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leaders. In part this was based

on a genuine mutuality of inter-

ests, and in part it was grounded

in the hope that with persever-

ance backed by American power

the division of the continent

could one day be ended.

Such a hope has now

become illusory. There is a

growing feeling in Europe that

the United States, by its lack of

willingness to face facts in time,

has been contributing not to

the end but to the perpetuation of the hostile confrontation that

divides the continent. Most Europeans now seem to consider,

for example, that the recently abandoned U.S. attempts to foster

greater military integration were out of step with changing histori-

cal conditions and served only to obstruct the evolution of a much-

needed and desired detente.

It is in the field of politico-military affairs that the United States

is facing its greatest difficulties in Europe. Having insisted for over

a decade and a half on the indispensability of an American troop

presence to guarantee European security and help bring about an

eventual ColdWar settlement, the United States now finds for a

very mundane reason—to wit, lack of money—that this is not quite

so essential as it seemed. And instead of working together with its

allies in search of a solution to the East-West tangle, the United

States has begun to talk about arrangements with the Russians

while pressing the Europeans tomake greater financial contribu-

tions to the maintenance of its defense establishment on their

territory.

The results of this kind of maneuvering are predictable. As far as

the Europeans are concerned, it will mean a lessening of confi-

dence in the reliability of the United States as an ally and a more

questioning attitude toward American ability to achieve the goals

it has proclaimed for Europe. The Russians, for their part, may view

these developments with equanimity, if not satisfaction, since they

appear to be on the verge of achieving a long-standing objective—

namely a U.S. troop withdrawal—without the necessity of giving up

anything in return.

Although the United States can take small comfort from this

situation, it may find that as a result of such tribulations its rela-

tionship with the Europeans will eventually be established on a

sounder basis. The United States has become too closely involved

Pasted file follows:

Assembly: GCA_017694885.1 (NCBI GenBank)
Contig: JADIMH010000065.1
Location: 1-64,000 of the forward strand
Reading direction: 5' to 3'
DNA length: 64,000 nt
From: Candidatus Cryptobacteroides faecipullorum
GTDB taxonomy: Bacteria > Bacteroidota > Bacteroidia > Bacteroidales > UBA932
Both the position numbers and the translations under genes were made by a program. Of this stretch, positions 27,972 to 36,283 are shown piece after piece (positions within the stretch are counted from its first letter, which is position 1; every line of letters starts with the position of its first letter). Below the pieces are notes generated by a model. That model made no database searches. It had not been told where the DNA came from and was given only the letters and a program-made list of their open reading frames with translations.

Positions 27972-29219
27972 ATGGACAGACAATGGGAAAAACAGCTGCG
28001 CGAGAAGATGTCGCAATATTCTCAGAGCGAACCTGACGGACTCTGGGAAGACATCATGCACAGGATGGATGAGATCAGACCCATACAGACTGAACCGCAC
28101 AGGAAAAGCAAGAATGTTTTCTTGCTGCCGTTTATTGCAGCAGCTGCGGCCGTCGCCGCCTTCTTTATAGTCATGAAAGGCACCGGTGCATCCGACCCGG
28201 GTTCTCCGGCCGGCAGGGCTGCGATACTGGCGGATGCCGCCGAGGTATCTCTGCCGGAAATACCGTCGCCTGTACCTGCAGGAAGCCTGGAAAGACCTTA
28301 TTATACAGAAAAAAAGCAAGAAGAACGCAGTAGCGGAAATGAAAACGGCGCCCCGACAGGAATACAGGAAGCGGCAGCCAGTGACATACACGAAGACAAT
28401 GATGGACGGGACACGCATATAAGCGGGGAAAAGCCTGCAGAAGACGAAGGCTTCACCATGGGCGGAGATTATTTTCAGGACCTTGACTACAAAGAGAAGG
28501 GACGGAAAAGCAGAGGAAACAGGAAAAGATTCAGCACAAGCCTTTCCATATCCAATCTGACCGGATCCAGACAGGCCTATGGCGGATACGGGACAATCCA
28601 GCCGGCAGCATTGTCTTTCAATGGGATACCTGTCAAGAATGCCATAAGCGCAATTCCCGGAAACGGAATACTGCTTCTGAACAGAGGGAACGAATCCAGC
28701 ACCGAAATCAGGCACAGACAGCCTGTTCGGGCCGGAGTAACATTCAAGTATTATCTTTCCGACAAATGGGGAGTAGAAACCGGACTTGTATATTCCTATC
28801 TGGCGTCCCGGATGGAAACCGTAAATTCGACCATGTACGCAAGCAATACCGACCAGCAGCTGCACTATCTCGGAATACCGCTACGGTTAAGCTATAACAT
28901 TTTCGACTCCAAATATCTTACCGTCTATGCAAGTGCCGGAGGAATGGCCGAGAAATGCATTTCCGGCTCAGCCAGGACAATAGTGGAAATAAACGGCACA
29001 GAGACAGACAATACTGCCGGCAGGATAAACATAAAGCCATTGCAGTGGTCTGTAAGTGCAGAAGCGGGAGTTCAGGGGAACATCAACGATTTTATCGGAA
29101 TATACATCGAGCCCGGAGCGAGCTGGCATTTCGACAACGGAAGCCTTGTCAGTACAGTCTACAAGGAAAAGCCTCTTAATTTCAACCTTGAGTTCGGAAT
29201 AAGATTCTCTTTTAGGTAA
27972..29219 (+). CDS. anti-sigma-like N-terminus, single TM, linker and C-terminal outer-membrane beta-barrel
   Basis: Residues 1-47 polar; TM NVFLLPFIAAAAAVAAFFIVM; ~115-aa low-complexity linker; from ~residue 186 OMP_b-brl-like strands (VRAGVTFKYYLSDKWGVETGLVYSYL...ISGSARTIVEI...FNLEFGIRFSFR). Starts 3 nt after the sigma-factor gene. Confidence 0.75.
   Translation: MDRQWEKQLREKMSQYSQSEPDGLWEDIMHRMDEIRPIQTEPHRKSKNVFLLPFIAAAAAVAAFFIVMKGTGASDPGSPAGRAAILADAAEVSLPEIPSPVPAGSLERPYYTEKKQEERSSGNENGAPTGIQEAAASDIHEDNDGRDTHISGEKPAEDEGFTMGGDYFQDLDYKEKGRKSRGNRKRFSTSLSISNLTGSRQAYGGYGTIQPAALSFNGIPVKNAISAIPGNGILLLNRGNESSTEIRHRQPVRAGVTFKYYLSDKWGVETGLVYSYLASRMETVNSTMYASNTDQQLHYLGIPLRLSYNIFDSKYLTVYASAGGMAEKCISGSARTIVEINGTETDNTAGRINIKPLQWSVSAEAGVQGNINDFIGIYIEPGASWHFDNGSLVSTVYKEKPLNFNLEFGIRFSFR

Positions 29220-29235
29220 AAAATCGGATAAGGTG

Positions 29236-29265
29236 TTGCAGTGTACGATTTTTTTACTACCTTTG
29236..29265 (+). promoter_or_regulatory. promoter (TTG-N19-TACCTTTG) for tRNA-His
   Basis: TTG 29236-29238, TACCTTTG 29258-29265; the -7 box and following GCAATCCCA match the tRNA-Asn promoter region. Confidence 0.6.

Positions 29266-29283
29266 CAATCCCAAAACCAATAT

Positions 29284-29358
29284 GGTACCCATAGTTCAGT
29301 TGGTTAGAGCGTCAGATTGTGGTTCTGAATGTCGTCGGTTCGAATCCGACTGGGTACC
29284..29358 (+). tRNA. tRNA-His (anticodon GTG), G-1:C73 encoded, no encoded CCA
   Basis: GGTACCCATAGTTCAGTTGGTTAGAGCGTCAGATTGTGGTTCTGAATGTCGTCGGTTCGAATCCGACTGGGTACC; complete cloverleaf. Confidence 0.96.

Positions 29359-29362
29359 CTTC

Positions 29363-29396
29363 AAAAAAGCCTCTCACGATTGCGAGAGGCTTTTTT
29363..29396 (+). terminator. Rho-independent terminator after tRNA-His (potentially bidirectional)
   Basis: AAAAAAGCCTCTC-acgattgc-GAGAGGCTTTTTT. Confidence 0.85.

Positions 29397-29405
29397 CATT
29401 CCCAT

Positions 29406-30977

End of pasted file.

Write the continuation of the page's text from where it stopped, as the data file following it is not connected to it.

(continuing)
on the European scene and is toomuch identified with certain

groups of interests. Such involvement is neither desirable nor

necessary. First of all, it calls

forth latent resentments and

leads to charges of meddling

and interference. Secondly,

while European and American

interests frequently converge,

this is not always the case, and

each side should be free to pur-

sue its affairs in whatever way is

appropriate.

Rethinking the U.S. Role

Given the present consti-

tution of the world, it would in fact be more satisfactory for the

United States and Europe to have a less interdependent relation-

ship. The U.S. economy is in some respects so volatile, and Ameri-

can political preoccupations in some parts of the world so intense,

that a too-close integration could have serious consequences on

both sides of the Atlantic. Ideally, one side should be able to come

to the aid of the other in case of need, as the United States has done

since 1945 and as Europe may be required to do in the not-too-

distant future if present trends continue.

The European scene is currently characterized by somuch

diversity and inner vitality that it is difficult to see how, as a practi-

cal matter, the United States can continue to play the role of guard-

ian it has assumed for the past 20 years. Not only is this becoming

technically impossible, but it is also to a certain extent a self-defeat-

ing proposition from the point of view of achieving U.S. objectives

in Europe. The United States must learn to be more detached,

to be available for assistance and help if called upon rather than

attempting, as it now so frequently does, to influence the course of

events by interference andmanipulation.

At the present time, the United States is much too emotionally

involved in toomany international conflicts and quarrels, both

in Europe and elsewhere. American officials, wherever they are

located, appear to have a compulsion to assume a stand on every

troublesome issue, whether it concerns themdirectly or not. While

such an approach is theoretically admirable, especially in light of

the self-imposed U.S. mission for keeping the peace, the results

often tumout to be meager in terms of time, effort andmoney

spent.

As applied to the European political scene, the American

attitude of compulsive neighborliness is coming to be less and

less appreciated. From a purely practical or realpolitischer point

of view, the United States has already passed the stage where its

counsels are accepted on the basis of shared ideological convic-

For many years, the U.S.

position on vital issues

affecting their countries

was accepted without

serious questioning by

European leaders.

40

APRIL 2017

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THE FOREIGN SERVICE JOURNAL